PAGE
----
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Old December 19, 2012, 05:10 PM   #105
Senior Member
Join Date: July 20, 2005
Location: Indiana
Posts: 10,167
The discussion seems to be turning towards what should be done now which is a very good thing IMHO. If we are to weather this storm without substantial blows to our rights, we're going to have to be able to offer meaningful and easily articulable solutions of our own rather than just rejecting any and all new proposals.

I think that most of us can agree that a new AWB or similar gun control laws are not the answer here. Lanza undoubtedly broke numerous state and federal gun laws in the commission of his heinous actions and it seems obvious at this point that he neither respected the law nor feared the punishment for breaking it. Because Lanza had no regard for the law and because there is no reasonable way to make every possible means of committing mass murder unavailable, it seems to me that focusing on the tools Lanza used is the wrong approach.

Mention has been made of Lanza's access to his mother's guns. I think it's really too early to make judgement calls based on that because we still do not know exactly how easy it was for Lanza to gain access to said gun. More broadly, I think that mandating all gun owners to keep their firearms locked away from children is a more complex issue than many might think and is frought with unintended concequences. Not all children are the same and some are psychologically and emotionally stable and mature enough to be trusted with firearms at a remarkably young age while others obviously are not. Compounding this, children can, have, and do use firearms for lawful self-defense more often than one might think. While not a perfect solution, I still feel that the ultimate decision about how much access a given child should have to firearms should remain with that child's parents or legal guardians. I would have no problem holding adults legally responsible for crimes or negligent accidents that minor children might commit with their firearms, but such is already the case in many, if not most, jurisdictions. Lanza's case is somewhat different, however, in that he was 20 years old and thus legally an adult himself.

The mental health issue is another in which we should tread carefully. Mental health is one of the most complex areas of medicine and there is surprisingly little consensus on the best treatment and even definitions for many disorders. While the litmus test for abridgment of rights is generally whether or not individuals poses a danger to themselves or others, that is not as clear cut as we'd like it to be. We must be very careful that, in our attempts to keep guns out of the hands of the extremely small number of people who are dangerously ill that we don't abridge the rights of those who are not unnecessarily. The more important facet of mental health that I think needs to be addressed is the availability and quality of mental health care in our current system.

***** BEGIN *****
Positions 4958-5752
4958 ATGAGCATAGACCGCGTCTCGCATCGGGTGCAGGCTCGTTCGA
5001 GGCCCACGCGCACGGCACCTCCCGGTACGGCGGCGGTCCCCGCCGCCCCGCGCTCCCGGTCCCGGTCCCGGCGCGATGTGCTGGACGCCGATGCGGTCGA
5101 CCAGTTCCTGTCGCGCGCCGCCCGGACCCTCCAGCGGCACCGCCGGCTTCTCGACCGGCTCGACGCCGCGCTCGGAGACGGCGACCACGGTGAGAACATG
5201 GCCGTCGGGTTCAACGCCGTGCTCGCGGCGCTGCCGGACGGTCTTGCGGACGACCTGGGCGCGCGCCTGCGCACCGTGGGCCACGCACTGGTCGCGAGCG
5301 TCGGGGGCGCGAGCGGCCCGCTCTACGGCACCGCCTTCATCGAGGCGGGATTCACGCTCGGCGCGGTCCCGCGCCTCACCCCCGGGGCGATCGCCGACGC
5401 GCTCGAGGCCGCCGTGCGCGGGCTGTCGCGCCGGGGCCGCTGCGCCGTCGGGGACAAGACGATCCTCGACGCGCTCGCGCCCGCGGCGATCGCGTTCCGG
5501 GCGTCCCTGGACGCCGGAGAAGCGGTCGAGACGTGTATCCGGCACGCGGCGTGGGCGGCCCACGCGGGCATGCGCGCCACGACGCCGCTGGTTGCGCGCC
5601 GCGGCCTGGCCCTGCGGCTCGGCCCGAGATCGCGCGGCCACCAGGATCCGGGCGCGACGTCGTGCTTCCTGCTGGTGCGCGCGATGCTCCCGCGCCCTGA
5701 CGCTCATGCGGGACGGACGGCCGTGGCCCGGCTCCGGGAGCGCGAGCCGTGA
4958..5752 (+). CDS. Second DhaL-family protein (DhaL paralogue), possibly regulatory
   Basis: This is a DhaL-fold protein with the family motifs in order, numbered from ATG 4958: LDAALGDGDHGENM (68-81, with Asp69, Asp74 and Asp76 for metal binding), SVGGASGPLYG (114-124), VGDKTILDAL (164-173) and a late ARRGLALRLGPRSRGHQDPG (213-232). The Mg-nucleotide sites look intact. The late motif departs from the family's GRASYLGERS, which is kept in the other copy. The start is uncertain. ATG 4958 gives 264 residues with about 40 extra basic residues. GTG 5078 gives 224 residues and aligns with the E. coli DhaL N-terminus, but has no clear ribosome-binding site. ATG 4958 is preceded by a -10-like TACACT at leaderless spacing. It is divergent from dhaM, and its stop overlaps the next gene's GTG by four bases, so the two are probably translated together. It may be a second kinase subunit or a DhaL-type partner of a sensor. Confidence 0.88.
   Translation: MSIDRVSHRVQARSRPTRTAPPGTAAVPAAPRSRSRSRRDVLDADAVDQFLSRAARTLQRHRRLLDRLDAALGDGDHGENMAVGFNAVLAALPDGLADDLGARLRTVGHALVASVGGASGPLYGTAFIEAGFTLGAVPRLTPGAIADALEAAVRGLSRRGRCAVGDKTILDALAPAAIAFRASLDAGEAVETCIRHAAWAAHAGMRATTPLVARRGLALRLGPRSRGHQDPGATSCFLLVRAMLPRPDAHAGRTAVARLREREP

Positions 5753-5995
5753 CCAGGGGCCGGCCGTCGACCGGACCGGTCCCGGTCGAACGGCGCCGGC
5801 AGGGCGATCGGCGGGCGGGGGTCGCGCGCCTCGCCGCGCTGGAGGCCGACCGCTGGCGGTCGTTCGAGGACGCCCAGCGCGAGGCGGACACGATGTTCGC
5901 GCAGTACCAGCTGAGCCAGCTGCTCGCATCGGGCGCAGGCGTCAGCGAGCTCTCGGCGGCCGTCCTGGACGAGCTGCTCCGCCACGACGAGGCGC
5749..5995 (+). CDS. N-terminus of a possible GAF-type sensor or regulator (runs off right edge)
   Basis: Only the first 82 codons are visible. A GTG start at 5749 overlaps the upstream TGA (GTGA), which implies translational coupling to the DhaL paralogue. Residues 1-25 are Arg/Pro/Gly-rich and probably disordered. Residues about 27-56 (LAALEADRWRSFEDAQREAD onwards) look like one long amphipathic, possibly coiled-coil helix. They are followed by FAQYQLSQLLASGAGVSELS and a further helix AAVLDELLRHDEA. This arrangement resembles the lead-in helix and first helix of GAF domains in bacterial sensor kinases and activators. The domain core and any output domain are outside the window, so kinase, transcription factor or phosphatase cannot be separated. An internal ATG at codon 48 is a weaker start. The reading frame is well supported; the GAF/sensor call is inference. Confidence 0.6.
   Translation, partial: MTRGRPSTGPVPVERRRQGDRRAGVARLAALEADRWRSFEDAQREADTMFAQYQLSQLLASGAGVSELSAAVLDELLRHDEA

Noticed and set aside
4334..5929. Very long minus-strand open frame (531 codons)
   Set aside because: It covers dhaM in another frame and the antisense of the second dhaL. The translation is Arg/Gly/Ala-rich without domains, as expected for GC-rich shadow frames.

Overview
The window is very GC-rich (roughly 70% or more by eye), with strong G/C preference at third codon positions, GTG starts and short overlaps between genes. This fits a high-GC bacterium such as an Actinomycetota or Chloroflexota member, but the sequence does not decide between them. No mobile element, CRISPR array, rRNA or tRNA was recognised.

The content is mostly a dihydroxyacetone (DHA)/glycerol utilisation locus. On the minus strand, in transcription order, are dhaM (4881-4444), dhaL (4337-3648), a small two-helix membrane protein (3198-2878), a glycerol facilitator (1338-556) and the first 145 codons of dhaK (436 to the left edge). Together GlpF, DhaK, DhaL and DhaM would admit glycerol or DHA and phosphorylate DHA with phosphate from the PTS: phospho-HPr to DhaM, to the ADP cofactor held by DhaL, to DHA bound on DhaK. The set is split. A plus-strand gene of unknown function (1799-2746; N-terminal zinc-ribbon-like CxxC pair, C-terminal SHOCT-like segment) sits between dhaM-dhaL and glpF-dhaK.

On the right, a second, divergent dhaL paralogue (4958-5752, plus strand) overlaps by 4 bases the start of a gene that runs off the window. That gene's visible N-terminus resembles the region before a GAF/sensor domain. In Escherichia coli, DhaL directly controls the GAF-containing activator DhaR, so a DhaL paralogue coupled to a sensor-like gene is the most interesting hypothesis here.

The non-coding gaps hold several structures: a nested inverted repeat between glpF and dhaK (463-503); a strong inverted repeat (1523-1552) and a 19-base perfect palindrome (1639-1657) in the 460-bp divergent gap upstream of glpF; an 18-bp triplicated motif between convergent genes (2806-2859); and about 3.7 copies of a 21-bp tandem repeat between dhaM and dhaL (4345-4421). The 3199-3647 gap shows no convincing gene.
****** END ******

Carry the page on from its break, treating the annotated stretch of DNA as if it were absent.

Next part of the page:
The final, and IMHO most important, issue that needs to be addressed is the security of our schools. No matter how restrictive our laws nor how good our mental health care system, someone will eventually slip through the cracks and attempt to do something horrible again. We need to transform our schools from "soft targets" into "hard targets" where people like Lanza are not free to carry out their deranged intentions while meeting little or no resistance. It is no accident that these sorts of mass murders usually occur in areas with little or no police presence and where the victims are likely, if not guaranteed, to be unarmed.

Some have proposed stationing armed guards in schools. As Tom Servo has pointed out that presents financial problems particularly for small communities without deep coffers. These financial problems could, I think, be addressed through the allotment of federal funds to districts that cannot afford such measures on their own. Furthermore, this whole "gun free school" nonsense most certainly needs to be re-examined. Lunatics like Lanza obviously do not care whether or not guns are banned on school property while the ban serves to ensure that the victims are helpless. I see no good reason that school faculty, and in the case of colleges students, who meet the legal requirements to carry a handgun for self-defense in their state should not be allowed to do so in a school. The whole property rights argument of schools (colleges in particular) has lost me, your property rights do not trump my right to self-defense.
Smith, and Wesson, and Me. -H. Callahan
Well waddaya know, one buwwet weft! -E. Fudd
All bad precedents begin as justifiable measures. -J. Caesar
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